A pandemic surveillance system for the planet

New diseases can spread from a remote village in Nigeria to New York City in 36 hours. This team of scientists is developing a disease surveillance system to stop it in time.
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In partnership with Skoll Foundation

The COVID-19 pandemic has made it abundantly clear that the world is underprepared for the global spread of infectious diseases, but new technology is creating opportunities for the development of disease surveillance systems which can put humans on the offense, rather than the defense.

What the pandemic has taught the general public is something that those working in infectious diseases have known for a while: we don’t currently have adequate systems for detecting and preventing an emerging threat of a pandemic. By the time we have sufficient details on an emerging virus, it’s usually already too late to contain it.

The novel coronavirus isn’t the first, and won’t be the last, virus to threaten the global population. But experts in disease surveillance are collaborating across continents to turn the tide and prevent the next outbreak before it even starts.

What We Can Learn From the Ebola Outbreak

In 2014, while the Ebola outbreak spread quickly throughout Western Africa and other parts of the world, a collaboration across continents helped save innumerable lives. In July of that year, an infected Liberian man traveled by plane to Africa’s most populous city, Lagos, and died just five days later from the infection. Widespread fear amassed that the virus would tear through the region.

Yet Lagos, with a population of over 20 million, was able to contain the outbreak and limit the number of infections to 19 people, only seven of whom died. How was this region able to escape devastation and prevent mass casualties? In part, this outcome can be linked to a now 20-year-long partnership between scientists in Nigeria and the U.S.

Dr. Pardis Sabeti, a computational biologist and leader in the Broad Institute’s Infectious Disease and Microbiome Program, and Dr. Christian Happi, director of the African Center of Excellence for Genomics of Infectious Diseases (ACEGID), began working together over two decades ago to combat the global spread of infectious diseases.

“We started becoming really aware that so many of these infectious diseases were just going undetected,” Dr. Sabeti describes. “It started with just training a few of our lab staff and having a back and forth between the U.S. and Africa, creating a network. We were just launching that when Ebola hit.”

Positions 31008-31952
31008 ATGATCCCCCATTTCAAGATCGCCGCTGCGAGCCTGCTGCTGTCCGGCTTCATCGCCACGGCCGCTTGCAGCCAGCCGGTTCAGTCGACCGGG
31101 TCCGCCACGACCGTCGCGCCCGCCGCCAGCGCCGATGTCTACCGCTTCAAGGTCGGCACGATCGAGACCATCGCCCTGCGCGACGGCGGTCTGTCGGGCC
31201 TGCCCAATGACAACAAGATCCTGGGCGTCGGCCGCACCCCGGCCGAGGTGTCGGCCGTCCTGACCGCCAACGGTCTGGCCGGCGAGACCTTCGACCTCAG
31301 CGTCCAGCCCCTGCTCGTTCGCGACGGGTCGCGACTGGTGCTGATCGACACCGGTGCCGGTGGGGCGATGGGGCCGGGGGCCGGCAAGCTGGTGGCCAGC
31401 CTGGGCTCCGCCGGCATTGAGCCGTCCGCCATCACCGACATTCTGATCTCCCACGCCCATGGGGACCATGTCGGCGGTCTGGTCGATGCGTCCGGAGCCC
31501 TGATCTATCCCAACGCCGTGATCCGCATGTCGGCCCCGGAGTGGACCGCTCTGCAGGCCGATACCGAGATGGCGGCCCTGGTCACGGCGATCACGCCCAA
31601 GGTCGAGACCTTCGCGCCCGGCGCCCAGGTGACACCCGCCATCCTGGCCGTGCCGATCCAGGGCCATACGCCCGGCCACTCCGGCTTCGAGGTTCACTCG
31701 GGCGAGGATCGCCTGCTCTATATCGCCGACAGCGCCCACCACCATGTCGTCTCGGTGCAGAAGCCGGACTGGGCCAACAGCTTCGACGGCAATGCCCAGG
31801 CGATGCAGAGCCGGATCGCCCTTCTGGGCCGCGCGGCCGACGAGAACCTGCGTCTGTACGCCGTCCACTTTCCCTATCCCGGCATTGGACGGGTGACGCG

The well-timed collaboration led to a sharing of resources and training for professionals across the West African region on how to properly diagnose the disease. Teams were then positioned in key areas with the equipment necessary to set up diagnostics quickly. In part because of these efforts, Nigeria was declared Ebola free just three months later.

Using Disease Surveillance To Prevent the Next Pandemic

Building upon the success of this collaboration, ACEGID and the Broad Institute of MIT and Harvard have worked to develop a leading-edge pandemic preemption system. The system, named Sentinel, is designed to “detect viruses, connect data systems, and empower the healthcare community” to quickly respond to new threats of outbreaks.

Sentinel would allow healthcare workers to test for hundreds of unique viruses simultaneously, identifying high-priority viruses in an hour, all known viruses within a day, and previously unknown viruses within a week. The system’s connected applications also allow this data to be shared in real-time with local and national public health officials.

One of Sentinel’s advanced tools is SHERLOCK, a test which uses CRISPR technology to detect specific viruses in human fluid samples. If there is a new, previously unknown virus discovered in a sample, genomic sequencing can be used to identify it and create new SHERLOCK tests within 24 hours to help catch the virus before it spreads.

Dr. Sabeti explains, “It essentially lends to field deployable, cheap, sensitive, rapidly programmable diagnostics, and that’s what you need to move quickly in responding to infectious diseases.”

“You can’t address a pandemic only with tools and technologies,” Dr. Happi adds, “you need people.” Another key component of the Sentinel project is its Scout and Lookout applications. Scout allows individual users to track their daily symptoms, as well as a list of their contacts to help with contact tracing. Lookout is a desktop application which allows administrators to keep track of the number of cases, individuals tested, and more.

The world is far more interconnected today than it has ever been throughout the course of human history. While the spread of infectious diseases has always been a threat to mankind, the way in which we combat these threats must evolve.

Leveraging disease surveillance technology and working collaboratively, healthcare professionals will soon be able to predict and prevent pandemics before they happen, saving countless lives in the process. As Dr. Sabeti says, “We should never be in a situation again in which we have to stop the world to stop a pandemic.”

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